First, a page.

|Publication number||US6298483 B1|
|Application number||US 09/146,875|
|Publication date||Oct 9, 2001|
|Filing date||Sep 3, 1998|
|Priority date||Sep 3, 1997|
|Also published as||US6499147, US20020010958|
|Publication number||09146875, 146875, US 6298483 B1, US 6298483B1, US-B1-6298483, US6298483 B1, US6298483B1|
|Inventors||Paul Schiebl, F. Holtsclaw II Marshall|
|Original Assignee||Paul Schiebl, Holtsclaw, Ii Marshall F.|
|Export Citation||BiBTeX, EndNote, RefMan|
|Patent Citations (13), Referenced by (55), Classifications (20), Legal Events (8)|
|External Links: USPTO, USPTO Assignment, Espacenet|
This application claims priority from provisional patent application serial No. 60/056,305 filed on Sep. 3, 1997, entitled PROTECTIVE HEADGEAR.
The invention relates to improvements in protective headgear such as football helmets, motorcycle and bicycle helmets, and helmets for other activities where protection from head impact and injury is desirable. The invention also relates to protective pads, particularly chin pads.
Protective helmets to minimize head injuries have been known and used for many years, but the known helmets can be improved. For example, football helmet shells have been produced from injection molded ABS, or polycarbonate plastic. Helmets intended for youth usage have usually been produced from ABS plastic, and helmets for adult usage have usually been produced from polycarbonate plastic. ABS plastic is significantly less expensive than polycarbonate, but ABS plastic is not as structurally rigid as polycarbonate. As the level of intensity of contact in youth football is significantly lower than that at the adult level, ABS has been accepted as a satisfactory material for use at the youth level. For adult helmets, however, the structural rigidity of the polycarbonate material is essential to minimize the flex and deformation of the shell under extreme impact conditions.
The National Operating Committee on Standards for Athletic Equipment (NOCSAE) has been responsible for setting minimal performance criteria for football helmets. The minimum standard acceptance level measured by the Severity Index (SI) is set at 1200. Through the continuous testing of NOCSAE, it has been established that the rigidity of polycarbonate shells, in comparison to ABS shells, leads to significantly lower SI results. From these tests, it is believed that there is a correlation between the rigidity of the shell material and improved safety performance.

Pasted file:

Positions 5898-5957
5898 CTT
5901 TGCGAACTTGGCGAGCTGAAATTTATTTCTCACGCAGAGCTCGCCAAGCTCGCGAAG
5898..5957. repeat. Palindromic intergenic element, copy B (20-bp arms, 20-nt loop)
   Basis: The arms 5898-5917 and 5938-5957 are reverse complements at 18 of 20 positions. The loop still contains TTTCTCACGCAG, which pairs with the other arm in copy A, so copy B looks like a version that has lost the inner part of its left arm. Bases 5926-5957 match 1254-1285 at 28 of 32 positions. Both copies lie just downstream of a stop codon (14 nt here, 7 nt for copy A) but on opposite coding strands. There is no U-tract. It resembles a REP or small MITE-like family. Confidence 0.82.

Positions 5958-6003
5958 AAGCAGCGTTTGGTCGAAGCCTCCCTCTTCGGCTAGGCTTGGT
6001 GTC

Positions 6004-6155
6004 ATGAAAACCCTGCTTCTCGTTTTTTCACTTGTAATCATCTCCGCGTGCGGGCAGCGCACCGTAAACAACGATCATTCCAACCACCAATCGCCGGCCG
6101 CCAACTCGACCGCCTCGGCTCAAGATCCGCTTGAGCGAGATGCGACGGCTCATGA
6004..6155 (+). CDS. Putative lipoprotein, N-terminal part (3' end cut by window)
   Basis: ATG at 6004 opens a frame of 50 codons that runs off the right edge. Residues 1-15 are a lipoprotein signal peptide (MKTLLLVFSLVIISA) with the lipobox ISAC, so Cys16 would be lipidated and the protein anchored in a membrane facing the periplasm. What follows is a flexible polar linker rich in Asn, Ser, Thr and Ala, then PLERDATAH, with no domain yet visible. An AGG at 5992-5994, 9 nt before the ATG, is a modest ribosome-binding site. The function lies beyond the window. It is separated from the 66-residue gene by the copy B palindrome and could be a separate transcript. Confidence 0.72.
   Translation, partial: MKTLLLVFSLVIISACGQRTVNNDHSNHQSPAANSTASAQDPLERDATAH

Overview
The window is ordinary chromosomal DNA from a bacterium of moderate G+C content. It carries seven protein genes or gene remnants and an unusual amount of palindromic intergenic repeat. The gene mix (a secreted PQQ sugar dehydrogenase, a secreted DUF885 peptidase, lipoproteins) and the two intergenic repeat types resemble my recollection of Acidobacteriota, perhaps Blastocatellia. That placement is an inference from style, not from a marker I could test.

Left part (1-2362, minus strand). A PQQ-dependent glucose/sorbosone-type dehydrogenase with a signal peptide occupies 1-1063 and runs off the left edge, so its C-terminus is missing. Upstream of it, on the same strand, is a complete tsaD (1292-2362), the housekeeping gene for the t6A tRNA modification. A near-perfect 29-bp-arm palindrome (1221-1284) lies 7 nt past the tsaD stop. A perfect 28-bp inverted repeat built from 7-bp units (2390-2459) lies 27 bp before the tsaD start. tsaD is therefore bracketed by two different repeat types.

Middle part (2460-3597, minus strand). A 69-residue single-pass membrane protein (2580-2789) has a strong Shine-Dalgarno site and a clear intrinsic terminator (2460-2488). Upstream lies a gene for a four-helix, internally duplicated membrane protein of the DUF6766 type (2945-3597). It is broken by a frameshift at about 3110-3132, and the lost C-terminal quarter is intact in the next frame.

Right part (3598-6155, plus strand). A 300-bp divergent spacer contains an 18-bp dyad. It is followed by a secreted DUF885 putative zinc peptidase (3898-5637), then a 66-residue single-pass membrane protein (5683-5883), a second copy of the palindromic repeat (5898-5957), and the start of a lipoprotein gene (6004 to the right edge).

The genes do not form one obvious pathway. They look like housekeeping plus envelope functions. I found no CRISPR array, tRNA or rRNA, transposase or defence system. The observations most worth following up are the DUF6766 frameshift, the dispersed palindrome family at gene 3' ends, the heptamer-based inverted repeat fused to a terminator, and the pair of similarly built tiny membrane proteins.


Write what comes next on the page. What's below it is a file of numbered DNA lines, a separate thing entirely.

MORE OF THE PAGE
Protection can also be improved by the addition of a face mask attached to the helmet. For example, football helmets are usually equipped over the exposed face area with a vinyl coated wire or other metal structure, or an injection molded plastic face mask. The obvious purpose of the face mask is to protect the face of the player from injury, while not obstructing the players'vision unnecessarily. Addition of a face mask can also increase the rigidity of the shell which improves the SI performance. Helmets are usually tested without face masks so that the SI performance of a helmet with the mask will somewhat exceed the test standard.
Face masks have been mounted to the exterior surface of the helmet shell behind the front edge of the helmet face opening. This design can, under certain conditions, contribute to serious injury. Helmet shells are specifically designed with smooth spherical surfaces to allow the shells to glance and slide on impact. The mounting of the face mask on the outer surface creates the potential that the masks of two players hitting could become engaged as their helmets are glancing, changing the directional forces and causing the potential for serious injury.
Protective helmets usually include a chin strap to hold the helmet on, particularly during impact. In the past, chin straps were frequently constructed using a molded plastic cup made of compression or injection molded plastic material. A pad, usually of a felt or foam material, was bonded or otherwise attached to the plastic cup. This cup construction is preferable to non-padded chin straps which have been standard equipment on football helmets. Non-padded chin straps do not offer any impact protection to the chin area, and only serve to secure the helmet to the player's head. Padded chin cups provide an added measure of protection to the chin from impacts, in addition to securing the helmet to the player's head.
Improvement in the impact absorption performance of padded chin straps is desirable. The molded plastic chin cups currently used are molded in a manner which allows the formed cup to flex upon impact. An improved construction is a rigid material which does not flex on impact to an undesirable degree, thus distributing the impact force over a larger area of the chin.
Another shortcoming of existing chin straps is that the padding material is permanently bonded to the plastic chin cup. As football is often times played in muddy conditions, these pads tend to become dirty. Sweat and body oil accumulate and compound the problem of how to keep the product clean and sanitary over extended use.
One key to improved SI performance is related to the stiffness of the protective shell. The invention provides helmet shells which can increase the rigidity of the shell, resulting in improved SI performance. An additional and significant benefit can be a substantial reduction of weight in comparison to the current plastic shells being produced. These same methods and structures may be applied to protective headgear other than football helmets, and to chin cups.
The invention provides protective headgear and a novel chin guard which are particularly useful in situations which involve impact, such as football, baseball, and cycling. The chin guard involves a flexible insert to improve shock absorption and to allow replacement when ruptured or when needed for cleanliness. The preferred insert is a flexible bladder filled with viscous liquid which fits into a chin cup in a removeable manner.